We have the predictive alerts turned off. Too many alarms annoy my daughter, and we haven't found them that beneficial. We have the low set at 80, and it usually catches her while she's still in the 70s or upper 60s. It's helped her feel her lows sooner, too, and often she's already tested and treated in the 70s before it begins alarming, avoiding the stress of lows on her body.

    Hang in there. The CGM is so valuable in diabetes management.
     
  5. TheLegoRef

    TheLegoRef Approved members

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    We just got the MySentry about a month ago. We have problems with the signal during the night, and my DS is right next to the outpost. However during the day, we rarely see signal problems, and he's all over the house. On nights where there seem to be signal issues, I just mute the alarm. I wake up so often anyway, I just need to see the BG on the monitor. I rarely need the alarm, just seeing the number is worth it enough for me.

    The CGM is great. It is a valuable tool in my opinion, and I would try to stick with it. Stay simple for a while. Don't use the alerts / alarms, just let it "be there", and watch it. Then, add in one or two alarms, like the highs and lows. We still don't use the predictive alerts. We also have the low alarm set at 80.

    Calibrating can be fussy. It seemed so overwhelming at first, we didn't know when to do anything. But you'll get the hang of it.

    You'll get your routine down too. It took us a while to get ours figured out. On day one, we do numbing cream at 3:30, insert sensor and put transmitter on charger at 4:00, take transmitter off charger at 4:15 and attach to sensor, then put Tegaderm tape over it, and do "start new sensor" on the pump. Then when the pump says "BG now" we test, calibrate, wait 15 minutes, then do dinner insulin and have dinner. Then we calibrate again 15 minutes before bedtime snack.
     
  6. momof2marchboys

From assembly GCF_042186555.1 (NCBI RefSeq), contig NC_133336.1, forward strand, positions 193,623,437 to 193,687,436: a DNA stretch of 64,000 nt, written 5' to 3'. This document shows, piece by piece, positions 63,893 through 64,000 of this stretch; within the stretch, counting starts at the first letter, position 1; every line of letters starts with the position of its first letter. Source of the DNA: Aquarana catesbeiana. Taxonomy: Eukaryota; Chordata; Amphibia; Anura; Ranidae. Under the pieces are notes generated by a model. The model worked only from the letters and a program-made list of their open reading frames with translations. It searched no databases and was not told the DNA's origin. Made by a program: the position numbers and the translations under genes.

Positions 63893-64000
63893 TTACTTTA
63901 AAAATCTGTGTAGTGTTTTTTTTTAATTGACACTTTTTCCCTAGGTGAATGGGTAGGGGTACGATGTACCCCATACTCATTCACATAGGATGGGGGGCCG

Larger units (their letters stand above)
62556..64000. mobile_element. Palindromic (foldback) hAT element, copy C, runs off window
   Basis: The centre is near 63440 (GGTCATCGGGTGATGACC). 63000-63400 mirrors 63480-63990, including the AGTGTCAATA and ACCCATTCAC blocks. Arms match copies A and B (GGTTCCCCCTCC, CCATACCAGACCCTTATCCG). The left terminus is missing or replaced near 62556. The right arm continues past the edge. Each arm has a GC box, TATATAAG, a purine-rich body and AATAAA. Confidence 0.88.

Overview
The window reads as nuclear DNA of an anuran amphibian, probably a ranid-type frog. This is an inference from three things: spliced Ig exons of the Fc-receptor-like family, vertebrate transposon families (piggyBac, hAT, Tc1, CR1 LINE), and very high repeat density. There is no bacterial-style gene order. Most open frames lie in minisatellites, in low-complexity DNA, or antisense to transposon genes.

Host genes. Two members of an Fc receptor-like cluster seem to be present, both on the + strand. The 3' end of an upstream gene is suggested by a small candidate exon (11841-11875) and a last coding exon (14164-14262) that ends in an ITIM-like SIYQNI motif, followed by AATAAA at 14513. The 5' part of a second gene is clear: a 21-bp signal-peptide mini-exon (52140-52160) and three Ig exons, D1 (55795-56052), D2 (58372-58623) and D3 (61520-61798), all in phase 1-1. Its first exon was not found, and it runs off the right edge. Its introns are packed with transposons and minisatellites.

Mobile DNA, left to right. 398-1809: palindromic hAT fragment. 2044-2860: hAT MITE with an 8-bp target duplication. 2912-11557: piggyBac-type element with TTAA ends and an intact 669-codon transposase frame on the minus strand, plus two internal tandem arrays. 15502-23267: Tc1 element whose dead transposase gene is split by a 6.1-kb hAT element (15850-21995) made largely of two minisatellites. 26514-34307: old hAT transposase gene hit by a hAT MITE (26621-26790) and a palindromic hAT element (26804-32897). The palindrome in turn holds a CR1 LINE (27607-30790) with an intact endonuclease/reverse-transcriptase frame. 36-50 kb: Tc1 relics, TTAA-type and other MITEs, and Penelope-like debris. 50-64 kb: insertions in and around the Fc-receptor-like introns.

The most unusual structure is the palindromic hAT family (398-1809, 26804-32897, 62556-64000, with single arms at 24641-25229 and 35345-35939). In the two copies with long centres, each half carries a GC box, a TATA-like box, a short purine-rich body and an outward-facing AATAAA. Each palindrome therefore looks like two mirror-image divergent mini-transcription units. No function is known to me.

momof2marchboys Approved members

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    I was told by a medtronic customer service rep not to calibrate more than 4-5 times a day and that after the first reading is entered at hour 2 to do another calibration reading in 2-3 hours instead of waiting for the next calibration at 4 hours. Also to not do calibrations when blood sugars rapidly changing - ie after a meal or physical activity. We were also told that we will get weak signals during the night bc we input the sensor in our sons rearend which when he is laying on his back the sensor is pushed into the matress and has problems communicating back to the transmitter along with the possibility of other radio wave frequencies in the area that may cause problems - wifi internet, police radios, truckers radios ect.

    Our CGM has been high by 100 points at one time and right on the next day. I set our alarms to 75 for low and 325 for high due to it going off so much bc it was off
     
  7. Dan

    Dan Approved members

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    I don't have any experience with the Metronics CGM, but I agree 100% about using a meter that is accurate. I have been using the Accu-Chek Nano and have been very impressed with the accuracy. I had similar issues with my Dexcom 7+ being off by 100 points from time to time. Especially during the night. I have been using the new Dexcom G4 the past 7 days and numbers have been amazing only off by 6-10 points when in the 200s and less than that when under 100.